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Michael Braukus

Headquarters, Washington, DC November 30,


2000
(Phone: 202/358-1979)

John Bluck
Ames Research Center, Moffett Field, CA
(Phone: 650/604-5026)

RELEASE: 00-189

NASA TECHNOLOGY ALLOWS ENGINEERS TO SEE AIRFRAME NOISE

Bright, computer images of landing gear wind noise are


enabling NASA engineers to pinpoint loud and preventable
aircraft flight sounds more easily than in the past, raising the
prospect of quieter take-off and landings.

In a series of tests conducted at NASA's Ames Research Center,


Moffett Field, CA, the sounds have been depicted as colored
images on a computer screen. These new test data provide
critical visual information to aircraft designers concerned
about possible enforcement of stricter aircraft noise rules.

"Some airports are imposing nighttime curfews on noisy take-offs


and landings, encouraging aircraft manufacturers to make quieter
planes," said Paul Soderman, leader of the Ames aeroacoustics
group. "If U.S. airplane makers can't meet the new noise rules,
those manufacturers may well have difficulty selling their
aircraft, both domestically and in foreign markets," he
speculated.

Engineers anticipate that lower aircraft noise limits also will


be issued by the International Civil Aviation Organization,
which makes airplane noise rules for much of the non-U.S.
aviation community.

"Now that we can easily see the causes of the annoying


'whooshing' wind noises that come from airliner landing gear, we
can take steps to analyze and eventually reduce the noise
significantly," Soderman said. Airframe parts, including landing
gear, flaps and slats, create almost as much noise as the
aircraft engines on approach to landing.

"We are pleased to see a lot of detail in the sound pictures.


The sound images of the quarter-scale landing gear model we
constructed are the first of their kind generated in the United
States at this scale, to the best of our knowledge," Soderman
said. Using an array of 70 microphones inside a wind tunnel wall
and linked to a computer, engineers can see the vivid images of
landing gear wind sounds that normally occur during aircraft
take-off and landings.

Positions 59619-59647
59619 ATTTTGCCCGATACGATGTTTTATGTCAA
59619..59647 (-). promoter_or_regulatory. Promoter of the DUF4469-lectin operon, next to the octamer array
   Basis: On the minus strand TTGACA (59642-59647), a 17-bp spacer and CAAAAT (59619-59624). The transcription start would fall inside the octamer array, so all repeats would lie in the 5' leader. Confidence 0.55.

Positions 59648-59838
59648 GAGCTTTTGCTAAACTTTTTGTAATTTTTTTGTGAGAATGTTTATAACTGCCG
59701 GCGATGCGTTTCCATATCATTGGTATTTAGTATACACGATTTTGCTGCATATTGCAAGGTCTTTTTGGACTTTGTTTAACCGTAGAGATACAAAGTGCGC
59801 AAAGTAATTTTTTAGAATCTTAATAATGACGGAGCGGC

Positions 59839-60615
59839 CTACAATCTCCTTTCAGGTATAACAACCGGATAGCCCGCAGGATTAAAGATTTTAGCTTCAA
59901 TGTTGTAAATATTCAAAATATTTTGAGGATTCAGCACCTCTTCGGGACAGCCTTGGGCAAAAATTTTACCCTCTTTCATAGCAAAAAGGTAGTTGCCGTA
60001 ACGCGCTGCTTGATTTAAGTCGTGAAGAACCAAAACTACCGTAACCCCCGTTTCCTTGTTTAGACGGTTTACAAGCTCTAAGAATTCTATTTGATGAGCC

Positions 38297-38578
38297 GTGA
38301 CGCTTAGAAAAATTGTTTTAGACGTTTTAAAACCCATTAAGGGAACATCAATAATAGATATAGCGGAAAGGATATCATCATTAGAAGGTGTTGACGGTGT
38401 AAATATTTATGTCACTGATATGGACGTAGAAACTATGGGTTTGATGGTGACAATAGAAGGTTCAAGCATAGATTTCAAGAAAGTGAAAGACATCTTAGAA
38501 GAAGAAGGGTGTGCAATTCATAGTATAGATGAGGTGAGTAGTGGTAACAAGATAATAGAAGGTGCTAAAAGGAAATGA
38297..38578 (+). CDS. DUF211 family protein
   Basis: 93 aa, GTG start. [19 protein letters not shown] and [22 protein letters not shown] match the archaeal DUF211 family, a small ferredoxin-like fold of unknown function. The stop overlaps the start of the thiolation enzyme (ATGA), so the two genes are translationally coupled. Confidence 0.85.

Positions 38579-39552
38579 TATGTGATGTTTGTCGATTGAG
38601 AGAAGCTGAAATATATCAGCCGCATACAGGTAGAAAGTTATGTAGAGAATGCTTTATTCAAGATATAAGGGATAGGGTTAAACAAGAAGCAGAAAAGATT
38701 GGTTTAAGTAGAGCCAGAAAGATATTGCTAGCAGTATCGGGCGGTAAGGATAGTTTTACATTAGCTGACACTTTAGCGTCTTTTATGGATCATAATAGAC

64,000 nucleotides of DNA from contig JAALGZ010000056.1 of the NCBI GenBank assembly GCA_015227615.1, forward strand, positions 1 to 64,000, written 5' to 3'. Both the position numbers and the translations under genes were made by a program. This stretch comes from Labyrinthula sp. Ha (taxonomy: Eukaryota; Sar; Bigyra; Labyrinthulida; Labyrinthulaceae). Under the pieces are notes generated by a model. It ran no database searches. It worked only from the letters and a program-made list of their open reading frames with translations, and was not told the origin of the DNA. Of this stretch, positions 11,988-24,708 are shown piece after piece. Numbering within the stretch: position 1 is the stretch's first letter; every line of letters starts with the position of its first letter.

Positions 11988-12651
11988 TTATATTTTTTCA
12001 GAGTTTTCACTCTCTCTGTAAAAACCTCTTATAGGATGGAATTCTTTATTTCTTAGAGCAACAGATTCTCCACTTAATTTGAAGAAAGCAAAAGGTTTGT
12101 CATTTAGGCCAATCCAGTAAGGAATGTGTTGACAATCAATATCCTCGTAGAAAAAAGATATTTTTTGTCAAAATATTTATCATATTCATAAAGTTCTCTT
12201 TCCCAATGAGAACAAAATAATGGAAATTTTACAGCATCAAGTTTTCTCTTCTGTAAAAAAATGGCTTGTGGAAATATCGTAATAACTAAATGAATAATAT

The microphone array minimizes wind tunnel airflow noise so that


landing gear noise sources as small as 6 mm (about a quarter of
an inch) can be identified. At full-scale, these sources are 24
mm across, or about an inch, according to engineers who
conducted the tests in the Ames 7-by 10-foot wind tunnel that
the U.S. Army operates for NASA.

Researchers reduced noise significantly as they removed various


combinations of landing gear parts from the test model in the
wind tunnel.

"A landing gear slows an airplane as it comes in for a landing,


and if we reduce the drag too much, the plane would be traveling
faster than it should as it approaches the runway," Soderman
explained. "Removing pieces, or altering part shapes, is not as
easy as it sounds because many of the changes would greatly
affect how the landing gear and plane operate." The results from
this test will enable researchers to decide how to create air
drag, or friction, to slow the airplane without causing as much
noise, he added.

"Preliminary data analysis indicates that a faired landing gear


generates considerably less noise than an unmodified landing
gear and, though full fairings may not be commercially
practical, the data represent a probable lower limit of landing
gear noise," Soderman said. A fairing is a tear-drop-shaped
shield airplane designers use to reduce air drag from wind
flowing around odd-shaped surfaces.

Ames conducted the landing gear tests in collaboration with


researchers at NASA's Langley Research Center, Hampton, VA, and
Boeing Commercial Airplane Co., Seattle, WA, as part of NASA's
quiet aircraft technology program.

In June 2001, engineers plan to attach the quarter-scale landing


gear model to a model of a quarter-scale commercial transport
wing and to conduct more tests. These are slated to take place
in Ames' larger 40-by 80-foot wind tunnel. Researchers will
measure airframe fly-over noise and surface wing pressures with
and without the landing gear extended during simulated landing
approaches. Researchers also will evaluate noise control
devices.

For more information and pictures on the Internet, visit:

http://amesnews.arc.nasa.gov/releases/2000/00images/landinggear/
landinggear.html

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